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Gun Shops Await New D.C. Rules
Dozens of gun stores are close to the District in Maryland and Virginia, as well as several ranges and training facilities.
Atlantic has another store in Rockville, where owner Stephen Schneider said he's not expecting a windfall once D.C. residents can legally buy handguns.
"It depends on how difficult the District government will make it for people to own handguns," he said. "If they set the bar 10 feet high and no one can jump through it, what's the point in trying to get one?"
His father, George Schneider, opened Atlantic Guns in 1950 on 14th Street NW in the District and relocated several years later. Stephen Schneider said he has no designs to reopen a store in the city, because he's not sure it would be profitable. He said it depends on the red tape involved. He has other concerns, too, including crime.
"At present, we don't plan on it," he said.
Dick Gilbert, owner of Gilbert Indoor Range in Rockville, said he does not intend to open a range in the District. At what is billed as the largest indoor range on the East Coast, Gilbert said he already has many clients who live and work in the District, including law enforcement officers.
"We focus our energies on training and safety," he said.
West of the District in Chantilly, Deborah Curtis, co-owner and general manager of Blue Ridge Arsenal, said her store is turning away D.C. residents who want to buy handguns.
"We got a call from someone who said they wanted to come out and buy a gun," Curtis said. "We said no. They can't buy here and then take it back across state lines."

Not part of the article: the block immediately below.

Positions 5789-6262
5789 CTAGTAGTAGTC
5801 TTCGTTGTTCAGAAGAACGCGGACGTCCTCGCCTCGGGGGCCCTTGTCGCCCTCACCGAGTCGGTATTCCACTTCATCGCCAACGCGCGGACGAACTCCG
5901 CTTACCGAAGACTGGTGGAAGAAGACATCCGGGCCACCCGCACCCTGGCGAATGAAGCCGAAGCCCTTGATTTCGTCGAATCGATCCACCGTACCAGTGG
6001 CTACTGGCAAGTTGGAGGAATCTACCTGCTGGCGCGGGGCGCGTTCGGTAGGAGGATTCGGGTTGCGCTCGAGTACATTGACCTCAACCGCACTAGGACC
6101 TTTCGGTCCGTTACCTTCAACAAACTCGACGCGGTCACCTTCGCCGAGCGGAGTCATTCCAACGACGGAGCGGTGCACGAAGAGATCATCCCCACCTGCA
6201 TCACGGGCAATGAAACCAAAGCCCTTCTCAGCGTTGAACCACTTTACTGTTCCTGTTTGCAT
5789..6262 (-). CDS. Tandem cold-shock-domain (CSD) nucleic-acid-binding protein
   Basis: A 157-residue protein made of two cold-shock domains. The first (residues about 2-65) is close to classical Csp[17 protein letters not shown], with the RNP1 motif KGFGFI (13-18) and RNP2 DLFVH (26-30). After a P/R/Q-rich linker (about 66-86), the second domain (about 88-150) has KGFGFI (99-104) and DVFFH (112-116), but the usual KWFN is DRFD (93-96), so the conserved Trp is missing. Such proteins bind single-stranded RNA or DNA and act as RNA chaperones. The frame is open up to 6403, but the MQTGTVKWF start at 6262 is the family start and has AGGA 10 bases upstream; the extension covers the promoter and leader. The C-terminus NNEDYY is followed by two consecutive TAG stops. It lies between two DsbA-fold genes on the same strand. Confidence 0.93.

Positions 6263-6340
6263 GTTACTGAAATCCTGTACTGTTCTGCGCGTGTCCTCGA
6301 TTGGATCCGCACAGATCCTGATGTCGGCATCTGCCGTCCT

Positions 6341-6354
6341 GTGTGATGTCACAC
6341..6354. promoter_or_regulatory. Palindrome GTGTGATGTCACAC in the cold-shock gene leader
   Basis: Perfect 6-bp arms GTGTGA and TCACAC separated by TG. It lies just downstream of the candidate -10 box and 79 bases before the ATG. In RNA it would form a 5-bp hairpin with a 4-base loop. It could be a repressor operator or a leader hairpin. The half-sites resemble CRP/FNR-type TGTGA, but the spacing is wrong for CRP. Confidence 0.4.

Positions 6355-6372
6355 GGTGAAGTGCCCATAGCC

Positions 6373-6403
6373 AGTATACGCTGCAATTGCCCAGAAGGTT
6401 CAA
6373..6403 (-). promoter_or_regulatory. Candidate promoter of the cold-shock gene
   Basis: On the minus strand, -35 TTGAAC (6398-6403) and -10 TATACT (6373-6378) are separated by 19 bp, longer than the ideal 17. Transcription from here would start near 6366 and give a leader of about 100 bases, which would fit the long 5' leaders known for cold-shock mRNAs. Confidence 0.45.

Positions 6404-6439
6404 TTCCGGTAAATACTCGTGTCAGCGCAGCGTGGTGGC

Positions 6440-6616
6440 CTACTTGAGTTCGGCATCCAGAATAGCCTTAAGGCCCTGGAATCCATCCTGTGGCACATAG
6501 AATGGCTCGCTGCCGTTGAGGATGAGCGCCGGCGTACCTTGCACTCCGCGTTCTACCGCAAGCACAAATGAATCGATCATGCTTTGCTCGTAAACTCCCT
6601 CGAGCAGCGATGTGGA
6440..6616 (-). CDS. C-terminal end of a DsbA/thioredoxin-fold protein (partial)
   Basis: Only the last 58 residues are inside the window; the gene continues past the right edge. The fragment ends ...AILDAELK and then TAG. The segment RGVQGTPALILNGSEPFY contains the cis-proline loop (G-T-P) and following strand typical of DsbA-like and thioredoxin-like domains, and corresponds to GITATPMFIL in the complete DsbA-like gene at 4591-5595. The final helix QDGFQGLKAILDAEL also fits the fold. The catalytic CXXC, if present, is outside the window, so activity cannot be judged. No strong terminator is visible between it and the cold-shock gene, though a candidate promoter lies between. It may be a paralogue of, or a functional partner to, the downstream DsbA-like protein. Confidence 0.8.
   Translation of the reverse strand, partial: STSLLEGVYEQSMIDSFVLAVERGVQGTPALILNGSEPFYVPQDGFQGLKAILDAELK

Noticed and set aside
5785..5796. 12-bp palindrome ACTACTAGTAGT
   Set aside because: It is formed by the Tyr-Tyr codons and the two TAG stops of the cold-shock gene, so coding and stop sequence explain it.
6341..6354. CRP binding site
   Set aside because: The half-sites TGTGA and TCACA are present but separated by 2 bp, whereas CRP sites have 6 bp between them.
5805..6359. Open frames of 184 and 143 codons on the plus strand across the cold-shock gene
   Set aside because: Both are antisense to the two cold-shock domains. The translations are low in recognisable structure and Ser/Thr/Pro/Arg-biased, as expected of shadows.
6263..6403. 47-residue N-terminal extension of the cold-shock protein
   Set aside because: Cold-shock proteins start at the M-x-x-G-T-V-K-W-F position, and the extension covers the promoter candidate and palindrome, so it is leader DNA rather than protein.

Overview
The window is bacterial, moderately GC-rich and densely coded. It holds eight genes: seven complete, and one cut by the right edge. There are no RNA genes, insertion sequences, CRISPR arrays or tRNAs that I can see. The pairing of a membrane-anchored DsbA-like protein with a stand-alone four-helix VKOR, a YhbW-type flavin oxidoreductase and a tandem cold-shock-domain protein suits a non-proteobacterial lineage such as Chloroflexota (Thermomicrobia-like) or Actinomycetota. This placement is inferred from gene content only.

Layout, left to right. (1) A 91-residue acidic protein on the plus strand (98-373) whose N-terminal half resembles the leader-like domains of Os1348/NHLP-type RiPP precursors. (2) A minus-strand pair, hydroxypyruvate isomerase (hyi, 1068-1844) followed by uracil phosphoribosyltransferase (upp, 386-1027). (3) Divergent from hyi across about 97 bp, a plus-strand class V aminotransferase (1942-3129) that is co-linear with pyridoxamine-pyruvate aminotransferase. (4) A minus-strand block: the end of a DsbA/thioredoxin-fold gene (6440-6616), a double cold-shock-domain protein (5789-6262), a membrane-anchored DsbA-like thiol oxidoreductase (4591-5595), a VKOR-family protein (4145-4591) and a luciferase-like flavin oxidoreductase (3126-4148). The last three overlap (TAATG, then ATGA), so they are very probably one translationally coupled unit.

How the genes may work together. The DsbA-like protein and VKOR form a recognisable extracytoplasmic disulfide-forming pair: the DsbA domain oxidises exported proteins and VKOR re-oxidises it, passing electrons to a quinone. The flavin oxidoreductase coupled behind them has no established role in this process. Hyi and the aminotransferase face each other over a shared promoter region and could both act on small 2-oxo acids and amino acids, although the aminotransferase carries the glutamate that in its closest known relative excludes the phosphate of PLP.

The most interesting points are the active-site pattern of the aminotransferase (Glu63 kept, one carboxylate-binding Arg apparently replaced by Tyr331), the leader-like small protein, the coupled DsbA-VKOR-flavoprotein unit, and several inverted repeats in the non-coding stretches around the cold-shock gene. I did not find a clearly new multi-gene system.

She said her training classes might become more popular as more people want to buy guns.
"How are you going to learn to use it?" Curtis said. "What are you going to do if you have a gun and nowhere to shoot it?"
Her $125 course offers classroom training and an hour on the range. Blue Ridge provides eight kinds of handguns for students to try, from .22 caliber to .45 caliber.
She said a Glock is the most popular gun she sells to people making their first firearm purchase, because it's durable and easy to use. It costs $400 to $700.
"It's an indestructible piece of equipment," she said. "It's not real sensitive; it's more like a workhorse, like a Ford truck. It's one of those kind you can beat up and not worry about it."
Curtis said she's glad that the District's gun ban was overturned. She said the city was "trying to legislate morality."
But she said she sympathizes with Mayor Adrian M. Fenty (D) because there is so much gun violence in the city. About 80 percent of the District's homicide victims are killed by gunfire.
"I understand what he's trying to do," she said. "He's trying to save his city."